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What Makes a Planner?

Veena and Annette share their stories.

Veena A. Kutler and Annette F. Simon, 01/22/2009

This monthly series of articles describes the many steps and occasional missteps we have taken in building our financial advisory business, Garnet Group LLC. Currently, Garnet has eight staff members, more than 90 clients, more than $300 million in client net worth under advisement, and offices in Bethesda, Md., and Boston. Veena Kutler, CFA, and Annette Simon, CFP, are the managing principals in the Garnet office in Bethesda.

We know a lot of people in the financial planning profession. Both of us have been struck by the way the profession is a magnet for people looking for second careers. We know planners who used to be civil servants, attorneys, doctors, journalists and building contractors. It's true that more colleges are now offering financial planning as a major and young people are entering the profession by going through the steps of getting the education, and then working their way up the ladder at a planning firm. The majority of the planners we know, however, are career changers who were drawn to the profession through a strong personal circumstance.

Both of us are career changers and our histories are detailed below:

Annette had very compelling and personal reasons for becoming a financial planner. Her story in her own words is below.

What makes someone want to become a financial planner? In my case you might call it a series of unfortunate events.

My father died from pancreatic and liver cancer almost 15 years ago. In the last year of his life he suffered terribly not only from the ravages of his disease but because his financial life began to unravel at the same time.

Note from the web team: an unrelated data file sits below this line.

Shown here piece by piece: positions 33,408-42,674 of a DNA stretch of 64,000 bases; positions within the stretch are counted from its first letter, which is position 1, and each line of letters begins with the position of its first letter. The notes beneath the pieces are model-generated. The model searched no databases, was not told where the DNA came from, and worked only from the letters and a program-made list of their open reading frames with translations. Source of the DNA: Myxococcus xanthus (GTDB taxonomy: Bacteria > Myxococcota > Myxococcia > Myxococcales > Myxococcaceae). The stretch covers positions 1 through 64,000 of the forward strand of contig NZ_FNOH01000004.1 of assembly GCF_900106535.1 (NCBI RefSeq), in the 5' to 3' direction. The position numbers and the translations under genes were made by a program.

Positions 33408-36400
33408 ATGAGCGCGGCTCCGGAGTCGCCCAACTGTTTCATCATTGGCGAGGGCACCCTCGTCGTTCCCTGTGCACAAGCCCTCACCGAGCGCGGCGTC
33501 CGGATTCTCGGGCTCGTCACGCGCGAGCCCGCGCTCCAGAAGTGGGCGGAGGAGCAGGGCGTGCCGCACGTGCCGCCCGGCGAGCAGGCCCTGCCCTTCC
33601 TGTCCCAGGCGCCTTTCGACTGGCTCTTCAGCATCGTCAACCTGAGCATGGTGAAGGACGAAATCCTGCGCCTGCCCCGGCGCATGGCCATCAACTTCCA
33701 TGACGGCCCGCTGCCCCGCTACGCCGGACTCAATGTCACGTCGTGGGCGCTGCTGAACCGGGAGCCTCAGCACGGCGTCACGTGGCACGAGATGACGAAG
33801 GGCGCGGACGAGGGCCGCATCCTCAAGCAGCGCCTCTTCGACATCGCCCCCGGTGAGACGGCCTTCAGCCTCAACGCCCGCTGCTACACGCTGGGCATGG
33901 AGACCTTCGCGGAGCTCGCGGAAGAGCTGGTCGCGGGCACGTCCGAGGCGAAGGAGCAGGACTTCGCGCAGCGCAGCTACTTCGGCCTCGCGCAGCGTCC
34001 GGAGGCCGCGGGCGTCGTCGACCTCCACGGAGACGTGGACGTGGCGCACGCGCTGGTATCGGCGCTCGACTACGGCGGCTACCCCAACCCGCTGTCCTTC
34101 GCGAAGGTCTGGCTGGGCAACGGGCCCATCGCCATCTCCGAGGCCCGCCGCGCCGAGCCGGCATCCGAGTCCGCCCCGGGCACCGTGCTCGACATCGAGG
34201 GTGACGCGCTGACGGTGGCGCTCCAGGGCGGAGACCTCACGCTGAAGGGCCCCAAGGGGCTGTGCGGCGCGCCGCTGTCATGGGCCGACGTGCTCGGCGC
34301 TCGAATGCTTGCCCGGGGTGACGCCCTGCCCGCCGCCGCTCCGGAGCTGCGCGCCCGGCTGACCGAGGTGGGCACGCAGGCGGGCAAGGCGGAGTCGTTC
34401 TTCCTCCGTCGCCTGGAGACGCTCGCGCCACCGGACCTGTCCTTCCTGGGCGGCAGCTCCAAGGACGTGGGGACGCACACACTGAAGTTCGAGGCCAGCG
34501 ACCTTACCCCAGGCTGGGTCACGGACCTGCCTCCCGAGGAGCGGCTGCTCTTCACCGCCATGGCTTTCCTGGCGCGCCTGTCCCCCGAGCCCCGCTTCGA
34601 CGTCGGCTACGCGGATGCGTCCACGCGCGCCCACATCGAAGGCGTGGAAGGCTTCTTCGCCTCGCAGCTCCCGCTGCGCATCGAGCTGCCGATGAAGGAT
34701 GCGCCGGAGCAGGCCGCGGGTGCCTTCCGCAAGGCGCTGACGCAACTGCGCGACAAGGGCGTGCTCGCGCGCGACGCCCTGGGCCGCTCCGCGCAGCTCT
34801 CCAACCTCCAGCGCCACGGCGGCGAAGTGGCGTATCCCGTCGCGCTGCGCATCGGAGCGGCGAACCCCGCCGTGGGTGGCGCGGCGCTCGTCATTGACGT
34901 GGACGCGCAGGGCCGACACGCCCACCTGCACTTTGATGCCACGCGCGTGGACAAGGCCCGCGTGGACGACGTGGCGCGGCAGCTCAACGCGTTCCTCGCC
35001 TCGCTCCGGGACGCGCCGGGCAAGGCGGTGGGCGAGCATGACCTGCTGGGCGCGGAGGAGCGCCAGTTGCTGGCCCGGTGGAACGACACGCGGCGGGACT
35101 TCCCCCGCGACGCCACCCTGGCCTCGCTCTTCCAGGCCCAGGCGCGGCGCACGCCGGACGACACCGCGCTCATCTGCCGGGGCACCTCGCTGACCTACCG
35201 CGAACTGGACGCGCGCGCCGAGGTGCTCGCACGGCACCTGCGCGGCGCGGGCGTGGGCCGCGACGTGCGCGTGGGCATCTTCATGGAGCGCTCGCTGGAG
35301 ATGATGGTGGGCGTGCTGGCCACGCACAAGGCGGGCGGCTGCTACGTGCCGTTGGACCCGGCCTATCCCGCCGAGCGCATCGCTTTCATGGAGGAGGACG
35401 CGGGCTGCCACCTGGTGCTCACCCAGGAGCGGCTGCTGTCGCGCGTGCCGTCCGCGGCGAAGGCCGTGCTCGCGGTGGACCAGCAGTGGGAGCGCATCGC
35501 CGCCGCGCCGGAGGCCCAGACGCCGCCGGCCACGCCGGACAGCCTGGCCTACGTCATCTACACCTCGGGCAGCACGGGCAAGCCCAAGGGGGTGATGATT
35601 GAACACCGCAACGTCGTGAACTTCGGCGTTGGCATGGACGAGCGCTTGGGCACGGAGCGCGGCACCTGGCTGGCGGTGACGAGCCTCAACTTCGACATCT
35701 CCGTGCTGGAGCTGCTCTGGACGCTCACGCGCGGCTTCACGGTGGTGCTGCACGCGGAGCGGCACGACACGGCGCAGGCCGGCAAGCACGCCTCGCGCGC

For most of his life he had been a successful businessman. He and his brother sat atop a small empire of retail stores and a variety of investments in local businesses in my Midwestern home town--a family business my grandfather built after emigrating from the Ukraine. We lived very comfortably in our small community while I was growing up; in fact I'd say my brothers and I were pretty spoiled, never wanting for anything. I saw my dad as a savvy businessman and a person of the highest integrity.

Our fortunes first began to turn when my dad and uncle decided to open a new store halfway across the country in Nevada. Until then I had been unaware that dad was unhappy with his life, but he was restless and looking for a big change. Boy, did he get it! Our family voted (four to one--I was the only one opposed) to relocate so that dad could manage the new venture. Soon after moving the family he left my mom and filed for divorce.

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